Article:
In addition, Russian Railways notes the provision of a stable tariff policy: the rates for container transit through the Russian Railways network have not risen since 2011. The company said it was ready for volume growth and would develop the necessary services for this.
As Russian entrepreneur Oleg Deripaska has repeatedly stated, his earlier idea of reconstructing leading railroad tracks, the so-called Siberian Cedar Route, could become a competitive alternative to China’s New Silk Road, providing Russia the opportunity to develop into a key hub, a full-fledged link between Europe and Asia. In his opinion, it is necessary to make this initiative a national project.
Another project is the Western Europe-Western China (WE-WC) Highway. Its key points: St. Petersburg, Moscow with sections of the M11 and the Central Ring Road, Samara and Orenburg, access to Kazakhstan and on to China.
The significant advantage of the project is the customs unions of the EAEU and the European Union – carriers only had to pass two customs clearance on the entire route — at the border with China and with the European Union. A memorandum on the project was signed in 2008, and construction began at the same time. As of 2021, China and Kazakhstan have already launched their sections, while Russia has only coped with the M11 highway.
In addition to these options, the Northern Sea Route (NSR) has recently been increasingly named one of Russia’s transport alternatives. At the end of May the Ministry of Industry and Trade of the Russian Federation offered to transport oil and gas along the Northern Sea Route by Russian-built ships that would be able to carry coal and hydrocarbons, as well as to engage in coasting, icebreaking and pilotage.
Russian authorities have proposed that the NSR be considered an alternative to the route through the Red Sea on the way from Asia to Europe, seeking to make traffic along the Northern Sea Route year-round thanks to the icebreaker fleet, which Russia is actively building.
The other day, the plans to open a new Russian transport alternative, the river International North–South Transport Corridor, became known. Alexei Rakhmanov, chief executive officer of the United Shipbuilding Corporation (USC) of Russia, reported this to Russian President Vladimir Putin on July 22 and the design of a container ship capable of delivering cargo from the Caspian to the Baltic Sea.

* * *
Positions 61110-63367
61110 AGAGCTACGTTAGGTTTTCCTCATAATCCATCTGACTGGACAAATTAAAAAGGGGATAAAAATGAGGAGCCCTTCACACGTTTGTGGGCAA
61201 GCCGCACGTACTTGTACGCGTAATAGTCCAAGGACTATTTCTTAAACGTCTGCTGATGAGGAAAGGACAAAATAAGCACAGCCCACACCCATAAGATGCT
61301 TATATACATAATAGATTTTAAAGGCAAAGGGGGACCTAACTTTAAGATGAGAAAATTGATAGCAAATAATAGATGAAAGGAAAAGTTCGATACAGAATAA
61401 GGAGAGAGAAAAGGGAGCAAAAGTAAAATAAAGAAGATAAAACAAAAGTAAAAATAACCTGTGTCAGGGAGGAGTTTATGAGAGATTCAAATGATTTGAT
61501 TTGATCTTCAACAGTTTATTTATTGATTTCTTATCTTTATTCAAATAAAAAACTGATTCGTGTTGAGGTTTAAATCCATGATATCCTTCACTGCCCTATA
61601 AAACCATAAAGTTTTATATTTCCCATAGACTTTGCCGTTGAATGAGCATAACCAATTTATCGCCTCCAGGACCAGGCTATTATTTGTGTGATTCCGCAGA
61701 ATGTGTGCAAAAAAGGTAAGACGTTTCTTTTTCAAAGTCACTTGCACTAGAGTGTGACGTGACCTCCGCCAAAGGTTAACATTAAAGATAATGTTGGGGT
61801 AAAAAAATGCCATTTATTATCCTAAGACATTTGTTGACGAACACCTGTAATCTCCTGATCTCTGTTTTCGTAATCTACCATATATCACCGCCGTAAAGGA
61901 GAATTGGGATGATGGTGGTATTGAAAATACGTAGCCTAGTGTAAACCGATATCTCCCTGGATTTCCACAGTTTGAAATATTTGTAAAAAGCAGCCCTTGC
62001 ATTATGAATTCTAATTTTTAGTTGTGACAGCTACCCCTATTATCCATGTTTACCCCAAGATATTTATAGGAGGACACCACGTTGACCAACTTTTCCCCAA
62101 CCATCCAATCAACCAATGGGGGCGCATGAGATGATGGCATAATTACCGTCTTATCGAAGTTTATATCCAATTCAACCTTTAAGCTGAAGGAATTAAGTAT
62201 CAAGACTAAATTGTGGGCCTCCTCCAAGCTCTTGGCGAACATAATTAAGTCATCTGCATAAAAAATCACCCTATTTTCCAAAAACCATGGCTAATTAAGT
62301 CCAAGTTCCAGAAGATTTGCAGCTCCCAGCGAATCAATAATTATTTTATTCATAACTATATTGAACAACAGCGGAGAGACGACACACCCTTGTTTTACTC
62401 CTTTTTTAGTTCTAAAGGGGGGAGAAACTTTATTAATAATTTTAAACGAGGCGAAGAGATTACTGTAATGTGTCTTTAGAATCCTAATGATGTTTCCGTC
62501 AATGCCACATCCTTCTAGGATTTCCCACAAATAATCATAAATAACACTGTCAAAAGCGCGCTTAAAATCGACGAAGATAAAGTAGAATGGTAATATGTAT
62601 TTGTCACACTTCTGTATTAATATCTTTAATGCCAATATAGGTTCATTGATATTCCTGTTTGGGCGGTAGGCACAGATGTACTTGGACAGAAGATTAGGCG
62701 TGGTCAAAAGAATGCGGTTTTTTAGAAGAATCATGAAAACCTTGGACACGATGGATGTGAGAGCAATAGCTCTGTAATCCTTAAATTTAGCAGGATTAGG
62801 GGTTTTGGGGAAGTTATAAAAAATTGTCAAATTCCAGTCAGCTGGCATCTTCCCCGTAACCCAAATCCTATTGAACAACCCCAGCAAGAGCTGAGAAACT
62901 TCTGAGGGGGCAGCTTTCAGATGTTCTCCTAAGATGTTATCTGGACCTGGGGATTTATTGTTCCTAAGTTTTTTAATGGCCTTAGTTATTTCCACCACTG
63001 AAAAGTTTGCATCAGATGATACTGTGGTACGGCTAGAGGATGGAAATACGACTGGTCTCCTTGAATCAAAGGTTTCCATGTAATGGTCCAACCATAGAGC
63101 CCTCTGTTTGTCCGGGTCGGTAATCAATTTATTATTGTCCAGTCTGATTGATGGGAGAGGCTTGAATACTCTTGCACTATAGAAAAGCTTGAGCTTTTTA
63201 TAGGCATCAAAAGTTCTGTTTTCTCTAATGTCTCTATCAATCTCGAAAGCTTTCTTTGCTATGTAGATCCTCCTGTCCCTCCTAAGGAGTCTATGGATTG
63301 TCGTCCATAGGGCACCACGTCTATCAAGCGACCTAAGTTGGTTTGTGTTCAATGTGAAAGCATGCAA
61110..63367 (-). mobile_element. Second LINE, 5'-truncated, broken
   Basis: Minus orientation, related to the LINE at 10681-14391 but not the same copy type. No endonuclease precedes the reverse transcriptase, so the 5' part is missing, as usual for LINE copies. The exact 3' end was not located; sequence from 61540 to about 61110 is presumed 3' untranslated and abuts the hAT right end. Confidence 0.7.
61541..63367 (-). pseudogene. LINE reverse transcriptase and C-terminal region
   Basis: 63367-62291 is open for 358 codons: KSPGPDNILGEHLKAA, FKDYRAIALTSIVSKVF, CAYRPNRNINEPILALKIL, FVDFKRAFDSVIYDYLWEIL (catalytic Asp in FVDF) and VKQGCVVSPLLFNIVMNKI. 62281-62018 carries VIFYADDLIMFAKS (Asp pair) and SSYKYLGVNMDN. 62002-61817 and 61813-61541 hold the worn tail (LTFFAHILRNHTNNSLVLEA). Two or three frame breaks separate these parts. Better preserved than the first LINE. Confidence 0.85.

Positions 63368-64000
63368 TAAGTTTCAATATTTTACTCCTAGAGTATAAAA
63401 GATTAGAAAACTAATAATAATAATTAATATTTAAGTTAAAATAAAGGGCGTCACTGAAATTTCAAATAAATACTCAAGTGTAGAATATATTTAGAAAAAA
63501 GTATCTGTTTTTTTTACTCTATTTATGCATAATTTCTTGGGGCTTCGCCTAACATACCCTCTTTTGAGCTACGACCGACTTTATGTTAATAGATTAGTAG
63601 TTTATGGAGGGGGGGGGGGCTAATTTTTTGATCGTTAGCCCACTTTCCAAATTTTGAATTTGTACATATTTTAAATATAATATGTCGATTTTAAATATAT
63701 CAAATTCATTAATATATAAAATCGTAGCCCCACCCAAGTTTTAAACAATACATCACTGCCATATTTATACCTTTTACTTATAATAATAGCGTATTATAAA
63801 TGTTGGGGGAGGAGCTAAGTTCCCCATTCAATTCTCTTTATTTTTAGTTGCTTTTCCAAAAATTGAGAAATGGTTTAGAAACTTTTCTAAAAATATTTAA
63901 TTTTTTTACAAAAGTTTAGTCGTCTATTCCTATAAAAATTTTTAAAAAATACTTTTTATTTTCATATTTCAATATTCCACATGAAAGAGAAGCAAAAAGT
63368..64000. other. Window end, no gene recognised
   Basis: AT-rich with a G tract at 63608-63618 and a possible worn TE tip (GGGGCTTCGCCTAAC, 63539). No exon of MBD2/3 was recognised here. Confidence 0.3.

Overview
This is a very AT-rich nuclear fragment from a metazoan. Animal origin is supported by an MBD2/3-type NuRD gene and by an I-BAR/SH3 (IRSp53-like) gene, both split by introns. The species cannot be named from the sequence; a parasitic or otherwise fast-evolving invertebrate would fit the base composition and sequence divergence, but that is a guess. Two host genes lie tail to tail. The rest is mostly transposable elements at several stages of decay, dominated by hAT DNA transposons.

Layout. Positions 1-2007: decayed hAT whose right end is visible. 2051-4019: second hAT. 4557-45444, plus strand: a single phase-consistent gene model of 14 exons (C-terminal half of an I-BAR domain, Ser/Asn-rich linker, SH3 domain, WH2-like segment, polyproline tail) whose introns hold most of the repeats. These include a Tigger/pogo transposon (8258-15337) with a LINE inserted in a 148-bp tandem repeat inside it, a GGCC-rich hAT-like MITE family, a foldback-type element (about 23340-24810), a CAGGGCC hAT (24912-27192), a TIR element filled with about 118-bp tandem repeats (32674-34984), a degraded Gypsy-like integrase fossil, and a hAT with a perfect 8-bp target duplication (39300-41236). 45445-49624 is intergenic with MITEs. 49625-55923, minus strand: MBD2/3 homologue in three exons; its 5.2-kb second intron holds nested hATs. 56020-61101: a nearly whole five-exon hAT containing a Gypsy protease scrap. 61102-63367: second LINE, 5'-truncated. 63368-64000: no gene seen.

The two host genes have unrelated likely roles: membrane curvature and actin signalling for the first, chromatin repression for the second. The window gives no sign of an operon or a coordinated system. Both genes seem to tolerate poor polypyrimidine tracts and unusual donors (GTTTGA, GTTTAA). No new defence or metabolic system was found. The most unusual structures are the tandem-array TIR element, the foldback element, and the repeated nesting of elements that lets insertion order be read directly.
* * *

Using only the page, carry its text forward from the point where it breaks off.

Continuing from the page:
In particular, it was proposed to take the cargo in the north of Iran or the west of China and, accordingly, through Olya port in the Astrakhan region to deliver it to Helsinki within seven to eight days.
According to the USC’s chief executive officer, container ships can deliver cargoes along the Volga River, then the Volga-Baltic Waterway, and further north to St. Petersburg. If necessary, it is also possible to deliver cargo to the White Sea. The International North–South Transport Corridor is aimed primarily at Iran, India, and other countries which border the Indian Ocean.
It is assumed that the main flow of goods will pass through the Mumbai Harbour, then by sea to the Chabahar Port in Iran, after which it will be delivered by car or by rail through Iran to the Caspian Sea, then by water to Olya. How the shipment will be followed through the territory of Russia is a question of economic feasibility. Recall that test launches on this route were held from 2014 to 2017.
For goods from the Celestial Empire, Russia is building East-West Transport Corridor and the Western Europe–Western China Transport Corridor. The latter, in particular, is planned to be in the form of a network of highways, an essential part of which will be the M-12. In this case, cargo will accumulate in the Kazakh port of Aktau on the Caspian Sea.
Thus, the Astrakhan-Helsinki route will take some of the transit cargo from the Suez Canal. For northern Europe, such a route is faster than going through Egypt. Of course, it is still too early to say the cost of the route and how much money it will bring Russia.
However, it is already clear that this project is essential for Russia, to the extent that it will ensure Russian shipbuilding capacities.
Valery Kulikov, political expert, exclusively for the online magazine “New Eastern Outlook”.